The last time I wrote about Twilio Inc (NYSE:TWLO) was June 21; I suggested that fans of the cloud-based company who were unsure of TWLO stock, should buy SPDR S&P Internet ETF (NYSEARCA:XWEB) instead.
In the short time since the article went live, Twilio stock is up 4%, while XWEB is up 5.2% over the same period. Round one goes to XWEB.
InvestorPlace contributor Richard Saintvilus, who has a real knack for picking winners, suggested about a week after my article ran that TWLO stock could rise by almost 40% by the time next summer rolls around.
That’s not a bad return for one-year’s work, even for the technology sector. However, anytime you invest in high-growth companies with little or no profitability, you’re taking a huge leap of faith that its business model is sound and it’s moving in the right direction.
As we saw in May, losing a big customer like Uber does not sit well with investors which knocked TWLO stock for a 26% decline.
A Second Alternative
The first alternative, my suggestion to buy XWEB, is still the best way to go if you want to bet on the internet space. But, it’s not the only one.
Rather than only buying Twilio, you might consider buying three other stocks from the XWEB portfolio in addition to TWLO, preferably ones that make money. That reduces the company risk that you get by flying solo with Twilio.
Who to buy? Here are my three best options:
Internet Stocks to Buy: IAC/InterActive (IAC)
Barry Diller, founder, and chairman of IAC/InterActiveCorp (NASDAQ:IAC), is a very underrated chief executive and allocator of capital.
Over the years Diller has created tremendous value for shareholders with his razzle-dazzle style of buying, selling and spinning off internet assets. The most recent example being the purchase of Angie’s List Inc (NASDAQ:ANGI) to merge with IAC’s Home Advisor business, which will operate as a separate public company.
Since Diller changed the company name to IAC/Interactive on July 14, 2004, IAC stock’s up 262.3% on a cumulative basis through July 12 compared to 122.8% for the S&P 500 and that doesn’t include the value of the existing spinoffs that are public companies.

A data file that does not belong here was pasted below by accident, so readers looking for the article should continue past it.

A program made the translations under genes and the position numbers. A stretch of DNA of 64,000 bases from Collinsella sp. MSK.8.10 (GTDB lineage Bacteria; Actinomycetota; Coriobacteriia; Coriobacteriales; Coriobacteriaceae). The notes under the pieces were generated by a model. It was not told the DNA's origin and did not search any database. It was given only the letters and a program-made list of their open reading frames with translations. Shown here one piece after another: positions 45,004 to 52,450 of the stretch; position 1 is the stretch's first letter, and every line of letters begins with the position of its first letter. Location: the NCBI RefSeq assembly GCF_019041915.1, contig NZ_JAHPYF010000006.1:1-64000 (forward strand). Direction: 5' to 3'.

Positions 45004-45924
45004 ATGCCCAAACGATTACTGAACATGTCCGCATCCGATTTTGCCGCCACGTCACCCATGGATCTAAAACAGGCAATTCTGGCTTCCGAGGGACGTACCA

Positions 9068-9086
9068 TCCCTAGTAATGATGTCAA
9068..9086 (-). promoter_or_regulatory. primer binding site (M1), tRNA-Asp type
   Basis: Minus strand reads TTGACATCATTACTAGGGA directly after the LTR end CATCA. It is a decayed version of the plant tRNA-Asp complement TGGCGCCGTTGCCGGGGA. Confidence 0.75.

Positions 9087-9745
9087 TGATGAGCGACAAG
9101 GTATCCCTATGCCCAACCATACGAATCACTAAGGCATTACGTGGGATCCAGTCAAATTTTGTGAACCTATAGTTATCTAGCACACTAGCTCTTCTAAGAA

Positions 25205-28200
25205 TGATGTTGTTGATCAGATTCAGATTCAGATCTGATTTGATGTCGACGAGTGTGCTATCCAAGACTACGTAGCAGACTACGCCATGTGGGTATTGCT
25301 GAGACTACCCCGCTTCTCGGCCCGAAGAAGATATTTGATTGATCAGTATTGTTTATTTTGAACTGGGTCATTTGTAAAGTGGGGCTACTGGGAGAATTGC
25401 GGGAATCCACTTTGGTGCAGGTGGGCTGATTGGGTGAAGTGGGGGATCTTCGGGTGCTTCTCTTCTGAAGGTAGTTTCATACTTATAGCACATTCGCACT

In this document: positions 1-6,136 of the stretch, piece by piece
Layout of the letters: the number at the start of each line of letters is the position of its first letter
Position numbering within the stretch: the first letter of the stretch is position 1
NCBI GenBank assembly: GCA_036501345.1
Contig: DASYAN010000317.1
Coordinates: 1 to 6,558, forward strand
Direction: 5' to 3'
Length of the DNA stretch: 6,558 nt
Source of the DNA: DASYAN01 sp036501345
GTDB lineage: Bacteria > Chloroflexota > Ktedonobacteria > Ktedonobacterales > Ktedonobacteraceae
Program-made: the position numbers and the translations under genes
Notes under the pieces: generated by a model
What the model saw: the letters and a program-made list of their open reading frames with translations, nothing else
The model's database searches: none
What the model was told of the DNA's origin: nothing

However, in June, I recommended that IAC shareholders sell their stock because it’s already gained 64% year-to-date and is due to cool off.
My suggestion is to buy a half position now and wait to purchase a second piece later in the year should it drop back into the $70s where it spent most of the first four months of 2017.
Internet Stocks to Buy: eBay Inc (EBAY)
With all the excitement surrounding everything that Jeff Bezos does at Amazon.com, Inc. (NASDAQ:AMZN), it’s easy to forget that eBay Inc (NASDAQ:EBAY) still exists, let alone the fact it is now one of the biggest tech stock value plays anywhere.
However, with all the work it’s doing regarding artificial intelligence and its e-commerce business, its 2018 forward price-to-earnings of 17 times earnings seems incredibly cheap.
“Ebay is a rare value story. … While eBay remains a turnaround story, marketplace growth is stable and has the potential to accelerate in 2H17/2018, driven by platform changes and product innovation,” Paul Bieber wrote in a June note to clients. “[It’s] an internet value story with several paths to value creation.”
Internet Stocks to Buy: Facebook (FB)
I thought about using Amazon with my third pick because it’s a stock I like. However, when push comes to shove, I want the third one to be the anchor for this foursome; Facebook Inc (NASDAQ:FB) fits the bill.
InvestorPlace contributor Vince Martin recently called Facebook the only social media stock that matters. He rhymed off a bunch of reasons why FB stock is a must-own including the fact its valuation after the latest tech correction is very reasonable.
Like Amazon, I think Facebook is worth owning for the long haul. In fact, if you only have enough money to buy TWLO and one of the three stocks I’ve mentioned here, the second one has got to be Facebook.
As of this writing, Will Ashworth did not hold a position in any of the aforementioned securities.